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Archive for the ‘Americana’ Category

Robert E. Jone’s frequent and almost thematic mention of the storied division’s ‘rendezvous with destiny’ combines with his subtitle (‘The first fifty years’) to suggest that he believes he and his co-authors have written the preface to continued achievements by the Screaming Eagles. The six years that have passed since this book’s 2010 publication debate suggest that his intuition was more than merely loyalty to a storied military unit.

51eekqir52lIn the book’s eloquent preface, Major General Francis L. Samson (Chaplain, USA, Ret.) writes that ‘Sherman was not quite right when he said “War is hell,” for in hell there is no compassion, no love, no generosity, no empathy for the suffering. I believe most firmly that the American serviceman (and service woman) in combat exemplifies more than any segment of our society the virtues of love, of self sacrifice, of courage and of fortitude in the face of danger and death”.

It is this story of non-hell at the gates of hell itself that Jones and others weave competently in four chapters that correspond to the 101st’s birth as the storming of Fortress Europe was on planners’ desks through to the development of the concept of Air Assault and its deployment in Desert Shield and Desert Storm. A fifth chapter presents the formal citations of Screaming Eagles who were awarded (sadly, many posthumously) the Medal of Honor.

The book’s reader will be best placed to absorb the often riveting history of the Scream Eagles if he or she has at least a modest command of ‘U.S. Army dialect’, for Jones does not pause to explain or to collect stragglers. In his story, the 101st was often ‘in first’ when nearly impossible—or at least profoundly unfamiliar—military challenges faced the nation’s civilian masters. This is a tale of rising to the challenge, of finding oneself equal to them, then of returning to one’s barracks knowing that the full story will only rarely be fully known or appreciated.

The book’s style is uneven, perhaps owing to the reality of multiple contributors that is revealed only by small-font attribution at the beginning of each chapter and in the appreciation that constitutes the volume’s concluding pages. The first chapter, ‘World War II’, provides the volume’s finest narrative. It is striking to be reminded how late in the conflict the 101st was created and brought to bear upon Europe’s darkest moment. The epic conflict in the European Theatre is too easily read as an inevitable ‘fait accompli’, for the modern reader knows how it ended. But the men of the 101st, thrown in to experimental modes of warfare as the ‘first to try’, did not. Over and above the massive emphasis on training that Jones chronicles, the newly airborne infantry experimented and adapted and re-thought convention in real time as the politicians and the generals (who by many modern accounts were not the heroes of WWII) did their best to get to Berlin and end this thing.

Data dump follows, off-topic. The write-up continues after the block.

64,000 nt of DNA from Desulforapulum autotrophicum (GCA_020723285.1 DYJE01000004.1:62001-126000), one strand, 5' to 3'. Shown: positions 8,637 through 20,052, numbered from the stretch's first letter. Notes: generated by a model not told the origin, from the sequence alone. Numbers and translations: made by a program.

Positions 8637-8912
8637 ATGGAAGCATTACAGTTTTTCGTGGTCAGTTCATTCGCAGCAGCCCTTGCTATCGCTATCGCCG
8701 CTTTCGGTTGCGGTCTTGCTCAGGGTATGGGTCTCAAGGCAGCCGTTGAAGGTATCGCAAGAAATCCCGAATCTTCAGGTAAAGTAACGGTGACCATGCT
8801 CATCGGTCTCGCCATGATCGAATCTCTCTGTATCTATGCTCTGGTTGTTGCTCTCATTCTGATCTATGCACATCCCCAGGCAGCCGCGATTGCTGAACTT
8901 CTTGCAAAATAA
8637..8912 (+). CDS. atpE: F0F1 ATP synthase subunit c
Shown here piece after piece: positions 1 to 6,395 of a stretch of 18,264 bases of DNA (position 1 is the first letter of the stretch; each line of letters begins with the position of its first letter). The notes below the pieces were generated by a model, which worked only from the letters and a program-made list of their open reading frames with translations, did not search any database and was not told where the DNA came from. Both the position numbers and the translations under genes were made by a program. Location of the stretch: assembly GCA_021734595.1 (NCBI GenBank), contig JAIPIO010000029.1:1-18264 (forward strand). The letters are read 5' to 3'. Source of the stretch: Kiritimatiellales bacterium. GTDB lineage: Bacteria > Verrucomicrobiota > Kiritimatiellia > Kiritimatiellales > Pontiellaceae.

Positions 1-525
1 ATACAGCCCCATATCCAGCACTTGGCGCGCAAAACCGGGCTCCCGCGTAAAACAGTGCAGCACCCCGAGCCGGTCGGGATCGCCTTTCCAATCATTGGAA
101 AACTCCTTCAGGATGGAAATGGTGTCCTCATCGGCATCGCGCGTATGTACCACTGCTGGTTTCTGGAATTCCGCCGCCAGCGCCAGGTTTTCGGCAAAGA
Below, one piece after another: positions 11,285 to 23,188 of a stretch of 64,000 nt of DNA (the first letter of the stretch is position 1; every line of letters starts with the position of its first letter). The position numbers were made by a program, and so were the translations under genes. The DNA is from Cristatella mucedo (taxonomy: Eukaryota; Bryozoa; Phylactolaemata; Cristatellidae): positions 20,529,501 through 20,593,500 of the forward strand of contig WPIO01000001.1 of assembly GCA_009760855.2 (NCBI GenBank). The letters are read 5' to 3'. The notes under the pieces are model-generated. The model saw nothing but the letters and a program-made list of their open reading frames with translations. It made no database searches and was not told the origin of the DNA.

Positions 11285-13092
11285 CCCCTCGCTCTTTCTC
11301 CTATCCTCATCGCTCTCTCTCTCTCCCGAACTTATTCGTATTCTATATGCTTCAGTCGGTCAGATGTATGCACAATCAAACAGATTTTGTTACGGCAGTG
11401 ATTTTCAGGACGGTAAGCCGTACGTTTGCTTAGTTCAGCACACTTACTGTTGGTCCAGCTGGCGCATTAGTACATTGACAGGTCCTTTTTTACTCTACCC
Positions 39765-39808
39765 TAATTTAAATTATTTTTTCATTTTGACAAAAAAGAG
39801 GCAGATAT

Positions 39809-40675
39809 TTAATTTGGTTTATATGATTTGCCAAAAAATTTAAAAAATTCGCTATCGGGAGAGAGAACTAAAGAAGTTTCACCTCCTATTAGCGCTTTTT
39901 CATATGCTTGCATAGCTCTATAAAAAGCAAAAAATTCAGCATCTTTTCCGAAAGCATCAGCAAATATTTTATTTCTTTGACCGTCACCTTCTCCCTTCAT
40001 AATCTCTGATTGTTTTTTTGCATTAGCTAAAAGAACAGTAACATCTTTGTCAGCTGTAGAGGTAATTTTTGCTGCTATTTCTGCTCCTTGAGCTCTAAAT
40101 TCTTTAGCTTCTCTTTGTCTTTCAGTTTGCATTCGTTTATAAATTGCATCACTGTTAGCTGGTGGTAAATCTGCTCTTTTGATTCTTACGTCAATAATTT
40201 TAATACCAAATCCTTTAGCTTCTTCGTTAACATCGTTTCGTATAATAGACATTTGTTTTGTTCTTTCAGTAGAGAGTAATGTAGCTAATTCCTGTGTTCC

If Jones’ treatment of WWII represents the book’s best writing, his chapter (the author is actually John L. Burford) on ‘The Training Years’ turns over the soil that is most peppered with surprises. The nation was still weary of war and—beneath the general terror regarding a thermo-nuclear exchange—averse to thinking much about the possibility of its renewal. Yet at the 101st’s Fort Campbell (Kentucky) and a network of collaborating bases, planning for a new kind of mobile warfare continued apace, concealed from civilian life more often by a veil of apathy than of any active attempt to remain hidden. The skies, mountains, and cow pastures of Kentucky and North Carolina played host to Screaming Eagles on planning maneuvers more often than anyone but the locals who sometimes gathered to cheer them on cared to know. Yet these exercises allowed the chiefs of a reconfigured U.S. Army a sense for the potent force that, should its promise be developed and eventually deployed, would allow the newest superpower to order a confusing world at least partially according to its whims.

‘Vietnam’ (Chapter Three, by Gary Linderer) makes for a sad read. Linderer’s take alludes to but strongly counter-argues the reigning mythology of an underperforming military fragging its officers, smoking its weed, and generally exporting America’s worst decadence to a country whose name has been unrecognizable ‘back home’ just a few years earlier. The style is that of an expanded series of after-action reports, in which purposeful movement of helicopter-borne troops wreaked general havoc on the Viet Cong (VC) and the North Vietnamese Army (NVA), with occasionally helpful support from its allies in the Army of the Republic of Vietnam (ARVN). Yet despite the detectable stiff upper lip and military deference to civilian authorities that pervade Linderer’s story, one senses the growing critical mass of political indecision that turned the 101st’s performance in Vietnam into one summarized by a tone of ‘We did what we were told and we did it well, but …’. The author of this chapter allows his feelings to be glimpsed when he notes, laconically, that it was difficult for the solider in the jungle to sustain morale and high performance when President Richard Nixon had so clearly decided to end the war. The notion of becoming the last casualty has limited appeal.